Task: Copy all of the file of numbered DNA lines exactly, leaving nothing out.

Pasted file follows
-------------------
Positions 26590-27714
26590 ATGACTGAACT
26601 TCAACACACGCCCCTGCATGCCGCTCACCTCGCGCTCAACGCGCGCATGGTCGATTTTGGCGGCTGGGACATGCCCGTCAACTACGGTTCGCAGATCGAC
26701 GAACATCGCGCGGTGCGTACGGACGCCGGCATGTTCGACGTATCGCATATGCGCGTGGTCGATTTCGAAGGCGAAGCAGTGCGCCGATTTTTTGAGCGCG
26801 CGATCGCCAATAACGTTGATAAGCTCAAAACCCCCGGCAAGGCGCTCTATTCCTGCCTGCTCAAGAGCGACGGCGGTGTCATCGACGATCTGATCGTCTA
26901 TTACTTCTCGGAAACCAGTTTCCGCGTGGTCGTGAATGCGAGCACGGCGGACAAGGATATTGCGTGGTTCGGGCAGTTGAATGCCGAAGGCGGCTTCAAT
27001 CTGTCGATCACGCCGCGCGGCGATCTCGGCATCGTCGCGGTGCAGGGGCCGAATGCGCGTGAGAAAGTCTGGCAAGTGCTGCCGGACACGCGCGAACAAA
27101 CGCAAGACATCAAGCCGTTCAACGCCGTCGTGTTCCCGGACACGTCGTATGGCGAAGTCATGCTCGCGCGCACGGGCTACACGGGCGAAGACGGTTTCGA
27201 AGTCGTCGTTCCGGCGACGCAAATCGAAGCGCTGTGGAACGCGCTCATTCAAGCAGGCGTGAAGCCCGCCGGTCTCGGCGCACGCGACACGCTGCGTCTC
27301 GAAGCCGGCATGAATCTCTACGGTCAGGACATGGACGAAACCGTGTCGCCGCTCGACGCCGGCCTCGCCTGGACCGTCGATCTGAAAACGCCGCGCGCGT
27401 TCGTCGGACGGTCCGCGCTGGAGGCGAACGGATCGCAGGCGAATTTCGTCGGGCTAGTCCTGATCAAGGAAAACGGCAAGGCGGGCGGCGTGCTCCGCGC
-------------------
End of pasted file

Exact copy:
Positions 26590-27714
26590 ATGACTGAACT
26601 TCAACACACGCCCCTGCATGCCGCTCACCTCGCGCTCAACGCGCGCATGGTCGATTTTGGCGGCTGGGACATGCCCGTCAACTACGGTTCGCAGATCGAC
26701 GAACATCGCGCGGTGCGTACGGACGCCGGCATGTTCGACGTATCGCATATGCGCGTGGTCGATTTCGAAGGCGAAGCAGTGCGCCGATTTTTTGAGCGCG
26801 CGATCGCCAATAACGTTGATAAGCTCAAAACCCCCGGCAAGGCGCTCTATTCCTGCCTGCTCAAGAGCGACGGCGGTGTCATCGACGATCTGATCGTCTA
26901 TTACTTCTCGGAAACCAGTTTCCGCGTGGTCGTGAATGCGAGCACGGCGGACAAGGATATTGCGTGGTTCGGGCAGTTGAATGCCGAAGGCGGCTTCAAT
27001 CTGTCGATCACGCCGCGCGGCGATCTCGGCATCGTCGCGGTGCAGGGGCCGAATGCGCGTGAGAAAGTCTGGCAAGTGCTGCCGGACACGCGCGAACAAA
27101 CGCAAGACATCAAGCCGTTCAACGCCGTCGTGTTCCCGGACACGTCGTATGGCGAAGTCATGCTCGCGCGCACGGGCTACACGGGCGAAGACGGTTTCGA
27201 AGTCGTCGTTCCGGCGACGCAAATCGAAGCGCTGTGGAACGCGCTCATTCAAGCAGGCGTGAAGCCCGCCGGTCTCGGCGCACGCGACACGCTGCGTCTC
27301 GAAGCCGGCATGAATCTCTACGGTCAGGACATGGACGAAACCGTGTCGCCGCTCGACGCCGGCCTCGCCTGGACCGTCGATCTGAAAACGCCGCGCGCGT
27401 TCGTCGGACGGTCCGCGCTGGAGGCGAACGGATCGCAGGCGAATTTCGTCGGGCTAGTCCTGATCAAGGAAAACGGCAAGGCGGGCGGCGTGCTCCGCGC